diplopia
   The term diplopia comes from the Greek words diploös (double) and opsis (seeing). It translates as double vision. The ensuing coexistence ofsim-ilar images within the field of vision is called * multiplication. Diplopia can be divided into two broad classes: binocular diplopia, in which both eyes are involved, and *monocular diplopia in which only one eye is involved. When the term diplopia is used, it usually refers to binocular diplopia. For an account of monocular diplopia, see the entry Diplopia monocularis. Binocular diplopia is characterized by the visual perception of two identical images of a single object or stimulus, while looking with both eyes. The perceived image may display a horizontal, vertical, or oblique displacement, depending on the ocular muscles involved. Pathophysiologically, binocular diplopia is associated with a variety of conditions affecting the oculomotor nerve, the abducens nerve, the trochlear nerve, the eye muscles themselves, or the orbit (as in mass lesions). Etiologically, diplopia is associated with a variety of systemic conditions, including diabetes mellitus, hypertension, myasthenia gravis, herpes zoster, and aneurysm of the arteria communi-cans posterior. The local mechanical causes of diplopia binocularis include thyroid disease, orbit myositis, fracturing of the orbit wall, intraorbital tumour or haematoma, and Brown syndrome. Central causes of diplopia binocularis include mesencephalic lesions, pons lesions, increased intracranial pressure, and acute vitamin B1 deficiency (i.e. Wernicke's syndrome). Diplopia may be transferred to the content of * visual hallucinations, which then take the form of double images (also referred to as distorted hallucinations). The Scottish physicist David Brewster (1781-1868) is commonly credited with having been the first to demonstrate the mediation of distorted hallucinations experimentally. Whilst seeking to distinguish between sensory and hallucinatory visual images, he applied pressure to the eyeball of a test person, only to find that both types of percepts were doubled in the process. The term * pseudodiplopia is sometimes used to denote cases of *palinopsia, a condition which displays certain phenomenological similarities to diplopia.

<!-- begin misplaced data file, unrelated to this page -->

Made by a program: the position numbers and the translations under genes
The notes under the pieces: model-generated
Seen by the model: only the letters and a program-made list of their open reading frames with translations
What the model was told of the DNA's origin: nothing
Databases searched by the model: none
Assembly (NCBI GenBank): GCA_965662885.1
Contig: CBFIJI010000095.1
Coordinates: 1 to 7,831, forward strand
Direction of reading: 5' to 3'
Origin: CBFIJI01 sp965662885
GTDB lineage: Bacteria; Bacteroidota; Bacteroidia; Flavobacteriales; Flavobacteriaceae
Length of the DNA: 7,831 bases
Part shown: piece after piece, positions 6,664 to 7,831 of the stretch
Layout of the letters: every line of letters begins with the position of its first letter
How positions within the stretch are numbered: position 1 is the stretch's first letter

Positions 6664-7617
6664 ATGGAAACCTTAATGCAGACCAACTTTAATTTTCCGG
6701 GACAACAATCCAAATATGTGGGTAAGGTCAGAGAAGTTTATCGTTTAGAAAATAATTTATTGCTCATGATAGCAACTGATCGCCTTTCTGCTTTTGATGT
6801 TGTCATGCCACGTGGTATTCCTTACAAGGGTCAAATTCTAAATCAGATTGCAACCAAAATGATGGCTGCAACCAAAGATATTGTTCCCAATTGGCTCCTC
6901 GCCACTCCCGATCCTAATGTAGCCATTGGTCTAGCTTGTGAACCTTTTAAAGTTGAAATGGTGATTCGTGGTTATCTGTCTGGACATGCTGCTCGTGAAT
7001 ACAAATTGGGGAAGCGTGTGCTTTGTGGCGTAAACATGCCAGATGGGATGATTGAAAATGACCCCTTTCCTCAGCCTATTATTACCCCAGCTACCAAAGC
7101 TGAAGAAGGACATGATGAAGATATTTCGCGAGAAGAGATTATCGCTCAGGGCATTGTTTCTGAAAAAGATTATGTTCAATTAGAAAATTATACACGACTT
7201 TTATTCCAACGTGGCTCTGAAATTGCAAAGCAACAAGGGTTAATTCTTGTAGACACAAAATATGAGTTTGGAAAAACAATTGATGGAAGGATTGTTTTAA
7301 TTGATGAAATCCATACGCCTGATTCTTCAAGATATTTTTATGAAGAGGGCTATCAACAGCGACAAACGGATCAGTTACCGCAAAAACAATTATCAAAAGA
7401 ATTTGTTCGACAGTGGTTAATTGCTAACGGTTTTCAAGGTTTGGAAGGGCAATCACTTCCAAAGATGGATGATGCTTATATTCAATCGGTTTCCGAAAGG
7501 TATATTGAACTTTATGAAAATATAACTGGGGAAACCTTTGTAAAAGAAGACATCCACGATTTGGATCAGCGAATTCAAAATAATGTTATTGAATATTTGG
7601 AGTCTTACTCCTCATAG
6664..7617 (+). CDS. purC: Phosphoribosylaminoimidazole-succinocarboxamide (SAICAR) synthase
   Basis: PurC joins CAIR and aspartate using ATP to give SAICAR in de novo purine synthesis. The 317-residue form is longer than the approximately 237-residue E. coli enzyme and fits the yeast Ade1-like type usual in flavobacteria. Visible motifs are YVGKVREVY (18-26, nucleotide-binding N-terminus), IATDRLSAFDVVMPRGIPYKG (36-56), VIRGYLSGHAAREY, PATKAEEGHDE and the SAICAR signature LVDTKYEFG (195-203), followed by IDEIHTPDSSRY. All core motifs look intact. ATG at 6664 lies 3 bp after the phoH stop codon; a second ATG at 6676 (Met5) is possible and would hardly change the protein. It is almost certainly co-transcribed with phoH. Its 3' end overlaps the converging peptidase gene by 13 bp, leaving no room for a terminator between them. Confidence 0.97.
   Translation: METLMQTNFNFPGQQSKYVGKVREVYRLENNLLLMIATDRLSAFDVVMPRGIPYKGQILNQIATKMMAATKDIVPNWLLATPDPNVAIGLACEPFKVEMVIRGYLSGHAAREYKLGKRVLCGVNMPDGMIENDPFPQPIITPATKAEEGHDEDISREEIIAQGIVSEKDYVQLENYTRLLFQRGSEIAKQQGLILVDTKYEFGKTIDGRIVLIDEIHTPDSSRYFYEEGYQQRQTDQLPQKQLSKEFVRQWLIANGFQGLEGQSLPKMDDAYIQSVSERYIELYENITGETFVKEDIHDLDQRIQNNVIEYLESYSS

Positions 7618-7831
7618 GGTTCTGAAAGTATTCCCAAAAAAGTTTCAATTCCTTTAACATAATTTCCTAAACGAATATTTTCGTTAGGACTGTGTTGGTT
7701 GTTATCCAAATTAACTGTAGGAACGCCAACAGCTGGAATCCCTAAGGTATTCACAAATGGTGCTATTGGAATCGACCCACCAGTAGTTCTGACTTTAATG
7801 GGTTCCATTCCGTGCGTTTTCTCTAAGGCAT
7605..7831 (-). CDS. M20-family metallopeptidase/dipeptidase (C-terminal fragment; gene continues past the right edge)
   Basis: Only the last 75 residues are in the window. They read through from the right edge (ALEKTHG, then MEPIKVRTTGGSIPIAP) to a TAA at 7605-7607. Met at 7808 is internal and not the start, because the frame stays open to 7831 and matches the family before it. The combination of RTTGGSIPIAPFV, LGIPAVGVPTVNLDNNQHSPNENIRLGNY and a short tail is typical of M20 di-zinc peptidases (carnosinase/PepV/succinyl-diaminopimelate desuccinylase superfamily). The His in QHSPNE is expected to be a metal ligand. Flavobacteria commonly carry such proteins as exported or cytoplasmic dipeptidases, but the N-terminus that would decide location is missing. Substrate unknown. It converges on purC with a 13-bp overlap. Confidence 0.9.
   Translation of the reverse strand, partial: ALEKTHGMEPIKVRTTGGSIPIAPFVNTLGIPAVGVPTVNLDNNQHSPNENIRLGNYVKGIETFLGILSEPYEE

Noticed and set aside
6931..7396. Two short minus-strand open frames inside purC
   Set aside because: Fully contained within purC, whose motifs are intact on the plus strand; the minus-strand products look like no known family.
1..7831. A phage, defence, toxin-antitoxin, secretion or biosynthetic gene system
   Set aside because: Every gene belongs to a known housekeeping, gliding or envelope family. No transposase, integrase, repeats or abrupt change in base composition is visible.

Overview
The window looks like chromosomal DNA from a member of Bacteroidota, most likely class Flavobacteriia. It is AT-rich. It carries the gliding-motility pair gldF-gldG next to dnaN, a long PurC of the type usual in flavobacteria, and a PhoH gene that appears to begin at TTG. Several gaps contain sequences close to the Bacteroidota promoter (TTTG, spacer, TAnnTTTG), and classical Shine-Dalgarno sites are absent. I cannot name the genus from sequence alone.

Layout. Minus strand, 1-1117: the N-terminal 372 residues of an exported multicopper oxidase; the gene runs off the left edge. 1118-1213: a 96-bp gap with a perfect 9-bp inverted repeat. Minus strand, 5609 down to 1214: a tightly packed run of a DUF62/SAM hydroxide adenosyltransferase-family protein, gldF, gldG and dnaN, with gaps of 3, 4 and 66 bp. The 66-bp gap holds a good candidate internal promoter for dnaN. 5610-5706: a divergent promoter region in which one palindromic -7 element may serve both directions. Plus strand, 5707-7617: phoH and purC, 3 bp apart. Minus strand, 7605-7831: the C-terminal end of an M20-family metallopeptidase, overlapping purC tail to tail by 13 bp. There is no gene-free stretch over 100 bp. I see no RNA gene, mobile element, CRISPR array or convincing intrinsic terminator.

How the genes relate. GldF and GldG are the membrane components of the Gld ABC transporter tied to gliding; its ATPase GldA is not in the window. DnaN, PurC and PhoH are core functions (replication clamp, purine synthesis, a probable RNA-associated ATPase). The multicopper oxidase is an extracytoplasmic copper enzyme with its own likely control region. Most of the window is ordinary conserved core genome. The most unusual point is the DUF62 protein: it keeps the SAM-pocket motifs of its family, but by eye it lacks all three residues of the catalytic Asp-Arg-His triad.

References
   Parish, E. (1897). Hallucinations and illusions. A study of the fallacies ofperception. London: Walter Scott.
   Pelak, V.S. (2004). Evaluation of diplopia: An anatomic and systematic approach. Hospital Physician, 16-25.

Dictionary of Hallucinations. . 2010.

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